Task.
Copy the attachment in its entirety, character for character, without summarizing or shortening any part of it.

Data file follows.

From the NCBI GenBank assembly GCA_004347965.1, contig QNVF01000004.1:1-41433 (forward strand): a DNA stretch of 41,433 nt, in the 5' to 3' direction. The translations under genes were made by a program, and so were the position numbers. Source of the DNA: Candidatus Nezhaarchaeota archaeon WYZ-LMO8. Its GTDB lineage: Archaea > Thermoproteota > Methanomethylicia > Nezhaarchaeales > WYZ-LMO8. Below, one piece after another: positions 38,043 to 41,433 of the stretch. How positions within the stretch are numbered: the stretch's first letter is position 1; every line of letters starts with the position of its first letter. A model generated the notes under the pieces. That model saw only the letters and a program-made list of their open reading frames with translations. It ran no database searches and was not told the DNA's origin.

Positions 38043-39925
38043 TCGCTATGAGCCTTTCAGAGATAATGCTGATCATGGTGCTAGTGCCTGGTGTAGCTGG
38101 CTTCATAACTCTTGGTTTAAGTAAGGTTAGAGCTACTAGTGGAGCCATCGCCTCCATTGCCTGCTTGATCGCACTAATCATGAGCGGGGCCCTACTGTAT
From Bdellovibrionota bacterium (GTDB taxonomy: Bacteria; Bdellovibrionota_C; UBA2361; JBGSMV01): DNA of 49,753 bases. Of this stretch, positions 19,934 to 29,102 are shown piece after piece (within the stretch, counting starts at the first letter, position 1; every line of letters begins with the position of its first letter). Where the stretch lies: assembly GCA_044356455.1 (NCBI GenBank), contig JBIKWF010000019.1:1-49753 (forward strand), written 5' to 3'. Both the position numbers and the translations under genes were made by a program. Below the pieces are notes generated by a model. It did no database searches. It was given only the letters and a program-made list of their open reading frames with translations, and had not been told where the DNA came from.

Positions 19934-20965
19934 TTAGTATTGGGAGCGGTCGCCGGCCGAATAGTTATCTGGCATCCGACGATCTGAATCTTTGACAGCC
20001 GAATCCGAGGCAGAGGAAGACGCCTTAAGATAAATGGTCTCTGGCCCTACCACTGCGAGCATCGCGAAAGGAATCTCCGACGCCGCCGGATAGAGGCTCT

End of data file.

From the NCBI GenBank assembly GCA_004347965.1, contig QNVF01000004.1:1-41433 (forward strand): a DNA stretch of 41,433 nt, in the 5' to 3' direction. The translations under genes were made by a program, and so were the position numbers. Source of the DNA: Candidatus Nezhaarchaeota archaeon WYZ-LMO8. Its GTDB lineage: Archaea > Thermoproteota > Methanomethylicia > Nezhaarchaeales > WYZ-LMO8. Below, one piece after another: positions 38,043 to 41,433 of the stretch. How positions within the stretch are numbered: the stretch's first letter is position 1; every line of letters starts with the position of its first letter. A model generated the notes under the pieces. That model saw only the letters and a program-made list of their open reading frames with translations. It ran no database searches and was not told the DNA's origin.

Positions 38043-39925
38043 TCGCTATGAGCCTTTCAGAGATAATGCTGATCATGGTGCTAGTGCCTGGTGTAGCTGG
38101 CTTCATAACTCTTGGTTTAAGTAAGGTTAGAGCTACTAGTGGAGCCATCGCCTCCATTGCCTGCTTGATCGCACTAATCATGAGCGGGGCCCTACTGTAT
From Bdellovibrionota bacterium (GTDB taxonomy: Bacteria; Bdellovibrionota_C; UBA2361; JBGSMV01): DNA of 49,753 bases. Of this stretch, positions 19,934 to 29,102 are shown piece after piece (within the stretch, counting starts at the first letter, position 1; every line of letters begins with the position of its first letter). Where the stretch lies: assembly GCA_044356455.1 (NCBI GenBank), contig JBIKWF010000019.1:1-49753 (forward strand), written 5' to 3'. Both the position numbers and the translations under genes were made by a program. Below the pieces are notes generated by a model. It did no database searches. It was given only the letters and a program-made list of their open reading frames with translations, and had not been told where the DNA came from.

Positions 19934-20965
19934 TTAGTATTGGGAGCGGTCGCCGGCCGAATAGTTATCTGGCATCCGACGATCTGAATCTTTGACAGCC
20001 GAATCCGAGGCAGAGGAAGACGCCTTAAGATAAATGGTCTCTGGCCCTACCACTGCGAGCATCGCGAAAGGAATCTCCGACGCCGCCGGATAGAGGCTCT